“It is pretty crazy. I have run in a couple of big races in college, but nothing like (the trials). It will be really cool lining up against all of those guys. Everyone in the field is competitive. They have all run under the standard and a lot of them have run well under the standard. Being able to line up against guys that you read about all the time will be something special,” Moll said.

A host of people have helped Moll go from a very good distance runner in high school to an elite marathoner.

“Coach Brett Guemmer has been great throughout all of college and during this marathon training period. My high school coach Jeremy Goddard is the one who got me started on running and was pretty instrumental in my training and concepts of running throughout my time in high school,” Moll said. “I have a million teammates at Kickapoo and UMKC that were all great. Ian Frazier, Griffin Humphries, Nathan Keown and Jason Fambrough. All those guys were a huge help. It makes it much easier training and working hard when you have people to train with and have fun with. It is tough getting done with your eligibility. You are off on your own. You don’t have a team anymore, but when you have guys you can run with and fun with, it makes putting in the work and training a lot easier. I also have to thank my parents and family. They have been supportive through everything.”

UMKC is also where Nixa’s Courtney Frerichs started her college career on her way to becoming one of the world’s best steeplechasers.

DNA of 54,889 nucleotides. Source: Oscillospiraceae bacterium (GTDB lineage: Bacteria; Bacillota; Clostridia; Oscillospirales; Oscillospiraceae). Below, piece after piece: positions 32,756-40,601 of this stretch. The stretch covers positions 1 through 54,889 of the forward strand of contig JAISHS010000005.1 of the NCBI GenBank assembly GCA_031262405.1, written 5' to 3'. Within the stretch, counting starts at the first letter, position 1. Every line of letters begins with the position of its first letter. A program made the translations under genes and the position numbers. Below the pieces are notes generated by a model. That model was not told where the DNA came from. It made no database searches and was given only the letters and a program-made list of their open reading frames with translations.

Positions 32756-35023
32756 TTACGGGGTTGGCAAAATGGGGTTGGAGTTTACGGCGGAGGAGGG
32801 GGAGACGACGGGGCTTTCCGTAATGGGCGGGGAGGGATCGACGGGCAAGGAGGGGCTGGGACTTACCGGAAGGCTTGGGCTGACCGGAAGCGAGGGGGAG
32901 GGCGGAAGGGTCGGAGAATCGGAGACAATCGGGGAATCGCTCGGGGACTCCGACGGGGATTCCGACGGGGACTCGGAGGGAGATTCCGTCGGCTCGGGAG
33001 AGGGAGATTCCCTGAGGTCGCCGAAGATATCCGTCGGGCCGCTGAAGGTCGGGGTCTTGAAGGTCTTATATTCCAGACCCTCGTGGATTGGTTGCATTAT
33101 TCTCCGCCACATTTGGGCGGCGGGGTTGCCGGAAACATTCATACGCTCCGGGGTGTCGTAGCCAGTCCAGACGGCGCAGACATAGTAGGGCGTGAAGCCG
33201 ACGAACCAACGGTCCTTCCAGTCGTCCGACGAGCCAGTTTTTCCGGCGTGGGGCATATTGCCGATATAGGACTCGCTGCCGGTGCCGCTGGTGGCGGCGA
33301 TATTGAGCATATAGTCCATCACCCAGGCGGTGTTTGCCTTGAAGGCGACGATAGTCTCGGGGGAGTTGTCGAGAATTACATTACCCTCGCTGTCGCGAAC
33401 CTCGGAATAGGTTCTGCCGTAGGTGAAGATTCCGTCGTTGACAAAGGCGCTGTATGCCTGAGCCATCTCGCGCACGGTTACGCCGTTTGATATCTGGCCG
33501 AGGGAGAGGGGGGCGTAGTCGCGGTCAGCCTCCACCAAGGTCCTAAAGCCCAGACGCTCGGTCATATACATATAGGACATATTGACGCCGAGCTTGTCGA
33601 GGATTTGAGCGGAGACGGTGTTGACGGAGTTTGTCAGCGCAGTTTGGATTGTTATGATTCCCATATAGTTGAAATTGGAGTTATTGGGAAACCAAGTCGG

“She (Frerichs) was a senior at UMKC when I was a freshman, so I ran with her for one year before she went to New Mexico. I also trained for a couple years with her husband Griffin Humphreys,” Moll said. “Coming out of high school she didn’t have a lot of credentials. She didn’t really get a lot recruiting attention coming out of high school, so I can kind of relate to that. Not a whole lot of schools were looking at me. She went on to excel in college and do big things at the pro level. It gives you hope that is doesn’t really matter too much where you started; if you are willing to put in the work and go after it you can definitely exceed the expectations that have been set for you.”

Moll finished his cross country career at Kickapoo by running a 16:10.93 to finish 10th place overall at the Class 4 MSHSAA State Cross Country meet in 2013. On Saturday, he held a 16:28 five-kilometer pace for 26.2 miles, or roughly eight and a half consecutive 5k’s.

That isn’t a leap Moll even dreamed was possible coming out of high school.

“In high school if you would have told me I could do that, I am not sure I would have thought it was possible. As you progress throughout the years your expectations and the way you look at running slowly shifts. It hasn’t been one big jump after the other. It has been a slow progression getting a little bit better every year to the point where doing something like I did yesterday seems much more realistic,” Moll said. “In high school you see all the times people are running in college and think it is crazy. Then you get to college and see the times the pros are running and that is crazy. The way you look at running and your view of reality is constantly shifting and changing as you train and get better. It is definitely a big jump but it is gradual over time.”

Moll has finished up his eligibility at UMKC, but still has one year left in law school. He will continue to train in Kansas City while working full time for a law firm as he sets his sights on the Olympic Trials in Atlanta at the end of next February.